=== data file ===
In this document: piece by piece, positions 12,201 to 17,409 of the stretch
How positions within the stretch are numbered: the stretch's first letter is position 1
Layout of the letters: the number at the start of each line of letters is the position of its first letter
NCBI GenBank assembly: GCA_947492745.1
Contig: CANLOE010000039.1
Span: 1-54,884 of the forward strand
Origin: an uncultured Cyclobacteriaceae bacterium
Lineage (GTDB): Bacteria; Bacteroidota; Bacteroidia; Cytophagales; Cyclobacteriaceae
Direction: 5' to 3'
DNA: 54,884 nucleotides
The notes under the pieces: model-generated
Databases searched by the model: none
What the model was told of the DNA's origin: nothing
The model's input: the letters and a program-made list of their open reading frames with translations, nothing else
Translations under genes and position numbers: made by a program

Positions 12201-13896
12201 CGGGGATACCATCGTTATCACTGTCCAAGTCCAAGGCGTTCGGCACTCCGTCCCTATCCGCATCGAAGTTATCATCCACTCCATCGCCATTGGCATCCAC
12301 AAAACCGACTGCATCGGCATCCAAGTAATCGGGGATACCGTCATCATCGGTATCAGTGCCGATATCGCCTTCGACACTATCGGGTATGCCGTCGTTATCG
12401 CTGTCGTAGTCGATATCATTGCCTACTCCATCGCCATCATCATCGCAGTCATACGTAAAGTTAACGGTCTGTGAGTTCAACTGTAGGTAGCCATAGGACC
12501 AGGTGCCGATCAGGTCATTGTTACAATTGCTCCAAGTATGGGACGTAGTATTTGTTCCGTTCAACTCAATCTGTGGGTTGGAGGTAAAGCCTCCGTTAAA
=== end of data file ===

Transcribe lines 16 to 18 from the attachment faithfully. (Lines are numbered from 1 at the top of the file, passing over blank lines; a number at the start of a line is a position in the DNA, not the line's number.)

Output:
Positions 12201-13896
12201 CGGGGATACCATCGTTATCACTGTCCAAGTCCAAGGCGTTCGGCACTCCGTCCCTATCCGCATCGAAGTTATCATCCACTCCATCGCCATTGGCATCCAC
12301 AAAACCGACTGCATCGGCATCCAAGTAATCGGGGATACCGTCATCATCGGTATCAGTGCCGATATCGCCTTCGACACTATCGGGTATGCCGTCGTTATCG